Life after incarceration: What it means to survive Beyond the Wall

February 21, 2018

The U.S. incarcerates people at a higher rate than any other country. What’s more, within three years of release approximately two-thirds of the formerly incarcerated are rearrested and sent back to prison. On February 20, The Malin Burnham Center for Civic Engagement at The San Diego Foundation hosted the San Diego premiere of “Beyond the Wall,”  a documentary following five formerly incarcerated men as they attempt to rebuild their lives on the streets of Massachusetts. The Center for Employment  Opportunities (CEO), whose employment reentry intervention has been proven to reduce recidivism, increase public safety and yield the public up to $3.30 savings for every taxpayer dollar of program cost, was a key partner in putting on the program. County Supervisor Greg Cox joined the event to present a county proclamation to CEO honoring their great work in our community.

Tanissha Harrell, San Diego Workforce Partnership (SDWP) Program Specialist, oversees Reentry Works San Diego, a grant program funded through the U.S. Department of Labor’s Linking to Employment Activities Pre-Release (LEAP) initiative, and the result of a partnership between SDWP and the San Diego County Sheriff’s and Probation departments, operated by Second Chance. It aims to provide comprehensive career center services pre- and post-release provides comprehensive career center services to justice-involved individuals pre- and post-release. Here she discusses her thoughts surrounding the film and what it represents for San Diego’s formerly incarcerated population.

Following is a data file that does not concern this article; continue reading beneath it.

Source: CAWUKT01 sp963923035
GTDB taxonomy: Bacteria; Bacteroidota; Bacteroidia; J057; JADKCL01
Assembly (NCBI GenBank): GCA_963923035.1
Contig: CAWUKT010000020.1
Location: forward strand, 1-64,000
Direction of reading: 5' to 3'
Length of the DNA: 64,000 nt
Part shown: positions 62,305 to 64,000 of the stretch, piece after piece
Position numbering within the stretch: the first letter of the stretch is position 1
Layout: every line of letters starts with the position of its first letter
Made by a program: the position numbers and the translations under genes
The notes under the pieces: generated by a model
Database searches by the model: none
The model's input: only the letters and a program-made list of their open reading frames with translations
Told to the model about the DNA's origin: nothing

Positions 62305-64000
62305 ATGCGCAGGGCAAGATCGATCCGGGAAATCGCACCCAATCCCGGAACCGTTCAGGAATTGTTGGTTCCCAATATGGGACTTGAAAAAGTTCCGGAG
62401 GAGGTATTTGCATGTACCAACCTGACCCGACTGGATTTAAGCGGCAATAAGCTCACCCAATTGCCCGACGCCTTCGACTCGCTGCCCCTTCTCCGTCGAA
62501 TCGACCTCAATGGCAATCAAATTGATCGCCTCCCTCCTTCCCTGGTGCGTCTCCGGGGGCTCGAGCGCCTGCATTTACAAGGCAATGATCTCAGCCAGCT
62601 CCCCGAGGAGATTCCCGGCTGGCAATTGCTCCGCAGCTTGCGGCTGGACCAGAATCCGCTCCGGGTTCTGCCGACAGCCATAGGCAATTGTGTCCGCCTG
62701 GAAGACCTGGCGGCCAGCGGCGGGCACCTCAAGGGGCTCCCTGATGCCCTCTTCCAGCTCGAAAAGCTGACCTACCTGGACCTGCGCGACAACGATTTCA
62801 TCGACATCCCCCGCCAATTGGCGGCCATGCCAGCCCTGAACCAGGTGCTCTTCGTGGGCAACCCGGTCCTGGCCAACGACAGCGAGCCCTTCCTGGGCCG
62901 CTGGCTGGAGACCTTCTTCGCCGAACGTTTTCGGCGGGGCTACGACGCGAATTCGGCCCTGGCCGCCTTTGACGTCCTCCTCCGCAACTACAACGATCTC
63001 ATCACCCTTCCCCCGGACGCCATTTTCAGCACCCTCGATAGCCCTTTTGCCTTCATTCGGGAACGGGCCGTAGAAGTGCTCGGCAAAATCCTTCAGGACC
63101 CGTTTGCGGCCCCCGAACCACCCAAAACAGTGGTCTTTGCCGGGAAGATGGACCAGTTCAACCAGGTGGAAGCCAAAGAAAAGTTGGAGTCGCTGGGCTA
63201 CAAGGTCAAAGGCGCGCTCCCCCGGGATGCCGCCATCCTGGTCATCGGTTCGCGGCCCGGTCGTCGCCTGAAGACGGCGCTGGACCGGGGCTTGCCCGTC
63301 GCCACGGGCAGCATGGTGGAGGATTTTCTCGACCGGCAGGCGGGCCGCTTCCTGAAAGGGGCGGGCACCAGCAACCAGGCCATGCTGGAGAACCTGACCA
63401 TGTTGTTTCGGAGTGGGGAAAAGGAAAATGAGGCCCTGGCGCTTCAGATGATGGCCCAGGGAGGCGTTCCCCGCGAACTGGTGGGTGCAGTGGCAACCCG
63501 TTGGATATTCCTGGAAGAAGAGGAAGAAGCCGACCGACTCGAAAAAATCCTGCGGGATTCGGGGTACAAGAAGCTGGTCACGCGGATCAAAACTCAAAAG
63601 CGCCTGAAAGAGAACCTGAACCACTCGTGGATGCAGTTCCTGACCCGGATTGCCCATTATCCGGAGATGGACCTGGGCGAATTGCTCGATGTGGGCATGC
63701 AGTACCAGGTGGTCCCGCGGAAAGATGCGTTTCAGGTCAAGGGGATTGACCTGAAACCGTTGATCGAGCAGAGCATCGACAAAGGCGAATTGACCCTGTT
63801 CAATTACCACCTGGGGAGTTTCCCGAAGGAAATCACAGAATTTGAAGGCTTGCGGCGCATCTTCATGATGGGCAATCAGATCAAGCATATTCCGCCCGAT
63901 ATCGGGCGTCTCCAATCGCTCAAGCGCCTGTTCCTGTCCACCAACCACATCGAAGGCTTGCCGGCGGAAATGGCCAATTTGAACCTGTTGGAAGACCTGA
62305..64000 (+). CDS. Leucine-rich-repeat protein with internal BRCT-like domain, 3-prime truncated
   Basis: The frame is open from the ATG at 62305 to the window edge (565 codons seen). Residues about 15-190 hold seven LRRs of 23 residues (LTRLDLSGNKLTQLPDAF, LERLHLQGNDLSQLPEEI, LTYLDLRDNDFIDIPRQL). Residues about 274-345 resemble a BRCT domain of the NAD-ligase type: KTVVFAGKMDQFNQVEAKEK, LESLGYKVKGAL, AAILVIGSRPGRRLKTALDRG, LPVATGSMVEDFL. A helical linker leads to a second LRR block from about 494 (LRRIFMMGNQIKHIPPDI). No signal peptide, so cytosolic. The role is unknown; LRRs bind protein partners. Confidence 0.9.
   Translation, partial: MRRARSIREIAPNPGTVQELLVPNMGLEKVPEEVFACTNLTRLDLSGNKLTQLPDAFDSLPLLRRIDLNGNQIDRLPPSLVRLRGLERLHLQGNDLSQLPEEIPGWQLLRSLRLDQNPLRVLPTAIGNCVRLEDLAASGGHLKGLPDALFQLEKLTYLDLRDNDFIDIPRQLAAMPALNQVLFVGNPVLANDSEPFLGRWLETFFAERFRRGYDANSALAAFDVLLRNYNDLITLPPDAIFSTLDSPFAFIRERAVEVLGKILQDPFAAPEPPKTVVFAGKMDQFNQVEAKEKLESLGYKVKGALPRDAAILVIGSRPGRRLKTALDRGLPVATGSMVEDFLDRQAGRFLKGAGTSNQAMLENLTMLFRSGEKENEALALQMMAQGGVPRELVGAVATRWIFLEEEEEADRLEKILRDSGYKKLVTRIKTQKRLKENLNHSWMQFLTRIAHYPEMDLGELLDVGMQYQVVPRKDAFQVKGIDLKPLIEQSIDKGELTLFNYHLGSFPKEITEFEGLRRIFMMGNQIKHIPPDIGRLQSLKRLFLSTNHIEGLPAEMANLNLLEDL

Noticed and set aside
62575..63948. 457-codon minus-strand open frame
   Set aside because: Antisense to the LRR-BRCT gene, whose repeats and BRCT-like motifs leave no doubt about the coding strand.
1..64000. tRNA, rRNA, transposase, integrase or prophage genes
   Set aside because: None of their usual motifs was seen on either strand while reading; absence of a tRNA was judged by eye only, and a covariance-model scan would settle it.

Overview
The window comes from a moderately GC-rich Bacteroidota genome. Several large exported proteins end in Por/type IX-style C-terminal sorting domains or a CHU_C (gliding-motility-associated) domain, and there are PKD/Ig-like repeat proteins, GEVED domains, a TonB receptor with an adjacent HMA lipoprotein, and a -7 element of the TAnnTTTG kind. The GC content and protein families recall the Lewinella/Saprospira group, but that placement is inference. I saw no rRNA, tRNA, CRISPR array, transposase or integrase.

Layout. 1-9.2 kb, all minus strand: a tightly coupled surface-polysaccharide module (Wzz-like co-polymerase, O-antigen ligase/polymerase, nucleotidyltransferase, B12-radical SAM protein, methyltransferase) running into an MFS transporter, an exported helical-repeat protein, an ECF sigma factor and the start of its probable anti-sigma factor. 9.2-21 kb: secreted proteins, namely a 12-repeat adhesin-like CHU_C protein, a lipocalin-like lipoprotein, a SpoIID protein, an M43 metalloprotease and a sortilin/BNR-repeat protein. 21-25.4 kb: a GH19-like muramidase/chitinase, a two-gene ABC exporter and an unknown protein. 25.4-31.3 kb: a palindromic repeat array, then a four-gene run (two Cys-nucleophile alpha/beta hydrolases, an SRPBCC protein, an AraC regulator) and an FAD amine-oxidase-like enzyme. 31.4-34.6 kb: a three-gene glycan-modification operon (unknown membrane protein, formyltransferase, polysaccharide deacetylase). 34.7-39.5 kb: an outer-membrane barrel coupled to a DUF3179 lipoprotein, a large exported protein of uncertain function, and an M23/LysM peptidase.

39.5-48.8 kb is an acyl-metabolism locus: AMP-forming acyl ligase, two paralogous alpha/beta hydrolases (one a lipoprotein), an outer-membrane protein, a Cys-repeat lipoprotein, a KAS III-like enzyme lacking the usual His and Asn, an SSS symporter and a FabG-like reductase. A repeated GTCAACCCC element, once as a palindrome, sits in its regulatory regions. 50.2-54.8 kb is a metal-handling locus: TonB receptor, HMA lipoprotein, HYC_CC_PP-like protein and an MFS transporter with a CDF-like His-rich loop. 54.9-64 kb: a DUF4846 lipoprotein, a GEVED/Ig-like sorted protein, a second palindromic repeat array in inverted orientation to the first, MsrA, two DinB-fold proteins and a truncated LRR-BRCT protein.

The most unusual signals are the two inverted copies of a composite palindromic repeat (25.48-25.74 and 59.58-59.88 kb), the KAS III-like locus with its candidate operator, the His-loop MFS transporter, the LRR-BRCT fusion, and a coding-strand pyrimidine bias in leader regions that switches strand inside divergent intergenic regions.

Q: What did you think of the documentary?

A: My experience with the viewing of “Beyond the Wall” is that it is one of the realest documentaries that I've seen in a while. It realistically captures the struggles, challenges, obstacles and achievements that an individual without economical, spiritual, emotional, mental, and behavioral support faces in trying to reengage in their community.

Q: What impacted you the most about the film?

A: One of the most profound statements that was made throughout the film was that going back to your community almost guarantees that you will return to jail or prison. That was extremely thought-provoking for me because part of the work and study that we do in reentry here at SDWP is because we have individuals returning to their communities that are unable to support them. For example, if these individuals are returning to communities where there's not a lot of access to opportunity, the likelihood of them returning to jail or prison is, well, it’s going to happen.

Another profound statement came from the character known as “Diddy.” He spoke about his many tattoos and was explaining that they represented his “armor” and that his “armor” has kinks in it. That stood out. After watching the film, it made me stop to think about what we could be doing better as an organization in serving these individuals. Although, we don’t provide direct services, we contract our work and the question remains: what could we do better?

Q: To that end, what is being done right now?

I want to connect people with opportunities. There are currently job centers inside East Mesa Reentry Facility and Las Colinas. There, our contractor Second Chance provides our traditional workforce development services, such as résumé development, employer engagement, when individuals are about 150 days from release. If they're released within our community here in San Diego, they can begin to receive post-release services, also through Second Chance.

Q: What about mental health?

A: From a mental health perspective, I think “Beyond the Wall” does a great job of demonstrating the fact that it's a healing process inside and out for the formerly incarcerated, especially those coming from addiction. Without that continuous support from people, they may not have the mental strength to dive back into society after being locked up for so long. If an individual is identified as needing a behavioral health or mental health service while incarcerated, those services are available. However, it becomes a little bit more challenging upon release.

Q: Let’s talk about the families. What’s their position post-release?